According to the Political Parties Registration Law, which was published in the state newspapers, no-one who has been convicted by a court of law is allowed to join a political party. Suu Kyi has spent 14 of the past 20 years in detention.
She was convicted last August of violating the terms of her house arrest, a move that critics at the time said was aimed at keeping her away from the election campaign. Her new term of house arrest is due to end this November.
NLD might have to expel Suu Kyi
Nyan Win, a spokesperson for Suu Kyi’s National League for Democracy party (NLD) expressed surprise over the law, saying he did not expect it to be "so bad". He suggested that the new law might force the party to expel Suu Kyi. He told AFP that the party needed to make a "clear" response to the law but had not yet decided how.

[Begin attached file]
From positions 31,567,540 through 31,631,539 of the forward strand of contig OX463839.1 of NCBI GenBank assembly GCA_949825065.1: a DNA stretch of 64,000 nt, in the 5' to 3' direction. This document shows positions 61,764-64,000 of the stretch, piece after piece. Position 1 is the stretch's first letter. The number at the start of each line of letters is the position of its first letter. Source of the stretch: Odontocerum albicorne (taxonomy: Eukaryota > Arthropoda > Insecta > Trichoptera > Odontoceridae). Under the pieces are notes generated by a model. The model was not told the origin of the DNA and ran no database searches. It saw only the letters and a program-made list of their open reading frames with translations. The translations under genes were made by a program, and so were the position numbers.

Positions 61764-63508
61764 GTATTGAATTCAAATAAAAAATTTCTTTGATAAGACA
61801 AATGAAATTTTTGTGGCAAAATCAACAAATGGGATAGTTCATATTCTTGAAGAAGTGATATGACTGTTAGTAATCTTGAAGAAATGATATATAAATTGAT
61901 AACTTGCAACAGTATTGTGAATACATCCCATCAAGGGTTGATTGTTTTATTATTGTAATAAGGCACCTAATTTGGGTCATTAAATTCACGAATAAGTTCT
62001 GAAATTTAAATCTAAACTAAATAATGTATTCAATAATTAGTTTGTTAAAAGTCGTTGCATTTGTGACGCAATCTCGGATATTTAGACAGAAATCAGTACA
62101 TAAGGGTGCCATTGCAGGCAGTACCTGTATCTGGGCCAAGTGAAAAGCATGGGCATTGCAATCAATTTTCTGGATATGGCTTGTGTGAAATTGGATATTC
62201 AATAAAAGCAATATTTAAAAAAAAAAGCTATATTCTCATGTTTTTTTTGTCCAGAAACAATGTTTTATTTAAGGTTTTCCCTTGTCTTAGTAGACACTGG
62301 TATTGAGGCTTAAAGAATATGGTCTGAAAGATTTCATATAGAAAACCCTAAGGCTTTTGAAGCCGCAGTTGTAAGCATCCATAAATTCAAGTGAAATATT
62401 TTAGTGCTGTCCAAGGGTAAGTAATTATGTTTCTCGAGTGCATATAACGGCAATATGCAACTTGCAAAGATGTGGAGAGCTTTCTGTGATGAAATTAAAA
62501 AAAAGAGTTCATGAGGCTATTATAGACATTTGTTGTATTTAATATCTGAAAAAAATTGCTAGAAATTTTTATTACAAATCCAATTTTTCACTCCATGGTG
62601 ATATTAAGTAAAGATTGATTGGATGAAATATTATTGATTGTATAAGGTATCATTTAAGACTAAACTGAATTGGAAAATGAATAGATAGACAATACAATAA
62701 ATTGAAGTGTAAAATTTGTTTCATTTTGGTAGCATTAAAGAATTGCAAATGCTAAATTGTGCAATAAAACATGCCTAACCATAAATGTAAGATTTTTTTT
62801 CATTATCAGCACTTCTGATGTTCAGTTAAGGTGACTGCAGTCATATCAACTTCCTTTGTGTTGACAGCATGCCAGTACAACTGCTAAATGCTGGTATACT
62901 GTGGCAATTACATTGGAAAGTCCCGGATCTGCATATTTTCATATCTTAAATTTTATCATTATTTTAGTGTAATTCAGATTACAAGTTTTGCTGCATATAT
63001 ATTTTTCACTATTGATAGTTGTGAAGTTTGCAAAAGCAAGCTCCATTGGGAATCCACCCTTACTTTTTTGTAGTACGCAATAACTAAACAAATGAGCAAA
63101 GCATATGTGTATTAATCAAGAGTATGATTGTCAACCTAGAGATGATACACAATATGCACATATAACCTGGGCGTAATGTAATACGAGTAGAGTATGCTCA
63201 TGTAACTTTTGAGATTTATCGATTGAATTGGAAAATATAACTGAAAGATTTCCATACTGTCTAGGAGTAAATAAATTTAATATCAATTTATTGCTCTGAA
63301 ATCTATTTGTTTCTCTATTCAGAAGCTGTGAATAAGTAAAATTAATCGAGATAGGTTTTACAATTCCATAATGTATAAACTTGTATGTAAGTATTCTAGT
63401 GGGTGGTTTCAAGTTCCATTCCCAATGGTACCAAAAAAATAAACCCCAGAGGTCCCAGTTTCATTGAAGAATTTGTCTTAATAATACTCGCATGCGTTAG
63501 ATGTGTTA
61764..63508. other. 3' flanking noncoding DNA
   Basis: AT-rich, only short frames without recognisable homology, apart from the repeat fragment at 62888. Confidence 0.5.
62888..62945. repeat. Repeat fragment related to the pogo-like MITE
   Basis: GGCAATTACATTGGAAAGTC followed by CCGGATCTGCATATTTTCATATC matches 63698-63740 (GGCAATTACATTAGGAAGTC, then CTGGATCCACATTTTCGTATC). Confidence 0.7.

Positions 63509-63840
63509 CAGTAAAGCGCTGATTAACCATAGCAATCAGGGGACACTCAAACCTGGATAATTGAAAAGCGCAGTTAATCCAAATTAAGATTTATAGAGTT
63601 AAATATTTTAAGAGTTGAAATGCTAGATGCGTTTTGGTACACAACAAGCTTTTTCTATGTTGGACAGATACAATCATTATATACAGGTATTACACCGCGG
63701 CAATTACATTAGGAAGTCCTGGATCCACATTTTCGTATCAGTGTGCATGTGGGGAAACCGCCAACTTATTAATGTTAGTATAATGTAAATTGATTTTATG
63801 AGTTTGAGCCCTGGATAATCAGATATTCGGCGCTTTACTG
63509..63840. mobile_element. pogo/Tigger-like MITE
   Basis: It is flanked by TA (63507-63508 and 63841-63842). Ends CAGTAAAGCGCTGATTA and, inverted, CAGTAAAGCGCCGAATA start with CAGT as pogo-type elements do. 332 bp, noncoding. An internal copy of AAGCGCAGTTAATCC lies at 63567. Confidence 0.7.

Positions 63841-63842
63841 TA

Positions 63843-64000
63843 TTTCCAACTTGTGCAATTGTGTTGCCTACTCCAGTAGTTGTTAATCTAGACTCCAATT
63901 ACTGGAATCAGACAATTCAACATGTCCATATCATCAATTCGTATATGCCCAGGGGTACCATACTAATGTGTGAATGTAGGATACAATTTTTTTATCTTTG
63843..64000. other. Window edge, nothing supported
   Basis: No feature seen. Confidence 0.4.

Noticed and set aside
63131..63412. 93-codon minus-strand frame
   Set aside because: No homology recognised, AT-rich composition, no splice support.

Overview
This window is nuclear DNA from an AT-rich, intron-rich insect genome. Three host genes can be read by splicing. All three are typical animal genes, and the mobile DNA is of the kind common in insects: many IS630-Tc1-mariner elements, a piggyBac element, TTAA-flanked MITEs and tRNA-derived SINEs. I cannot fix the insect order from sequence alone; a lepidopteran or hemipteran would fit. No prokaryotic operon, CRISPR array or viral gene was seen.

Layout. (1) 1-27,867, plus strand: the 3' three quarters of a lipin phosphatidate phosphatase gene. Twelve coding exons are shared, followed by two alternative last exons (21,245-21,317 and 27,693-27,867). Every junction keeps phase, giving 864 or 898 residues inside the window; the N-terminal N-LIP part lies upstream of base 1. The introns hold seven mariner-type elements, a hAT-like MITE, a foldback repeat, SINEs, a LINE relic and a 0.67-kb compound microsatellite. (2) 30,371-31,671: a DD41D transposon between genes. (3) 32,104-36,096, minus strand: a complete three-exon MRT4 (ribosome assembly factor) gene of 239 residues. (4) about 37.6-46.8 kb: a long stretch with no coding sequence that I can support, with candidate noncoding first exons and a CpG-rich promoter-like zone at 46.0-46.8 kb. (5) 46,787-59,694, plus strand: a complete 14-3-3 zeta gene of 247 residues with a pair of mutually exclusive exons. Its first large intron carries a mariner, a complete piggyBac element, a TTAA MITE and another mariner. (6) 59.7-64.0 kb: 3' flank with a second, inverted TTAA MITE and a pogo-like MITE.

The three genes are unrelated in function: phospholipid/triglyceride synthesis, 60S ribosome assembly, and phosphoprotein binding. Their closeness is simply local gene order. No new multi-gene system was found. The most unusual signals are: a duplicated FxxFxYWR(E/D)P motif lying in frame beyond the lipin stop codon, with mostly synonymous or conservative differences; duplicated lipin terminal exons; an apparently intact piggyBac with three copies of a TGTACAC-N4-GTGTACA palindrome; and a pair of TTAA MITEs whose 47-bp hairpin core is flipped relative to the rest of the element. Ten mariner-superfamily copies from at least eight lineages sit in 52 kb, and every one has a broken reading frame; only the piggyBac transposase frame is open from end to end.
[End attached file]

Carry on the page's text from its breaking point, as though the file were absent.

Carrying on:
The US expressed concerns over the new laws. Speaking in Malaysia, US Assistant Secretary of State Kurt Campbell urged Myanmar to release Suu Kyi and "to encourage domestic dialog in anticipation and advance of the elections".
Suu Kyi, a Nobel laureate, is already prevented from running for office under the new constitution, which bars anyone married to foreigners from standing for election. Suu Kyi was married to the British academic Michael Aris, who died in 1999.
NLD deliberates whether to participate in polls
The National League for Democracy won the last elections in 1990, but the junta never recognized the results.
So far, the NLD has not decided whether to take part in the polls. Political parties have 60 days to register for the vote.
The junta has not set a firm date for the polls yet, but has insisted it will hold elections this year. Observers think they will probably take place between October and November.
Editor: Anne Thomas